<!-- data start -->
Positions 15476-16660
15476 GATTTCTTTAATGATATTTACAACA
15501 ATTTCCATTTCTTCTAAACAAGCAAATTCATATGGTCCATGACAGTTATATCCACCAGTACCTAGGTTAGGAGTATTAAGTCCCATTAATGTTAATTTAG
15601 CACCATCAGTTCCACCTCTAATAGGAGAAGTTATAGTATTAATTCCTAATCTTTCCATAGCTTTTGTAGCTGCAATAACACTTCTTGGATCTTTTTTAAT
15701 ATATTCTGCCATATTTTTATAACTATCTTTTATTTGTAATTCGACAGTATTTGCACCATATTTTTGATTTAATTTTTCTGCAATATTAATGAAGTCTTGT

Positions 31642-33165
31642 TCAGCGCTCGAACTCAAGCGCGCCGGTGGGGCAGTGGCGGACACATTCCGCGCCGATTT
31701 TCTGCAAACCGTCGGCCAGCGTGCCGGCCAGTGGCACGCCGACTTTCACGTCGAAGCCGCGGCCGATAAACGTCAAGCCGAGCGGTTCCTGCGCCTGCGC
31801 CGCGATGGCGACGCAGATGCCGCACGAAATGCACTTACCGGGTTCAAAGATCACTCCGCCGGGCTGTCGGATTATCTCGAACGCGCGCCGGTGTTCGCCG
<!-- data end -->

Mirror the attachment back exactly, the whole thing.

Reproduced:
Positions 15476-16660
15476 GATTTCTTTAATGATATTTACAACA
15501 ATTTCCATTTCTTCTAAACAAGCAAATTCATATGGTCCATGACAGTTATATCCACCAGTACCTAGGTTAGGAGTATTAAGTCCCATTAATGTTAATTTAG
15601 CACCATCAGTTCCACCTCTAATAGGAGAAGTTATAGTATTAATTCCTAATCTTTCCATAGCTTTTGTAGCTGCAATAACACTTCTTGGATCTTTTTTAAT
15701 ATATTCTGCCATATTTTTATAACTATCTTTTATTTGTAATTCGACAGTATTTGCACCATATTTTTGATTTAATTTTTCTGCAATATTAATGAAGTCTTGT

Positions 31642-33165
31642 TCAGCGCTCGAACTCAAGCGCGCCGGTGGGGCAGTGGCGGACACATTCCGCGCCGATTT
31701 TCTGCAAACCGTCGGCCAGCGTGCCGGCCAGTGGCACGCCGACTTTCACGTCGAAGCCGCGGCCGATAAACGTCAAGCCGAGCGGTTCCTGCGCCTGCGC
31801 CGCGATGGCGACGCAGATGCCGCACGAAATGCACTTACCGGGTTCAAAGATCACTCCGCCGGGCTGTCGGATTATCTCGAACGCGCGCCGGTGTTCGCCG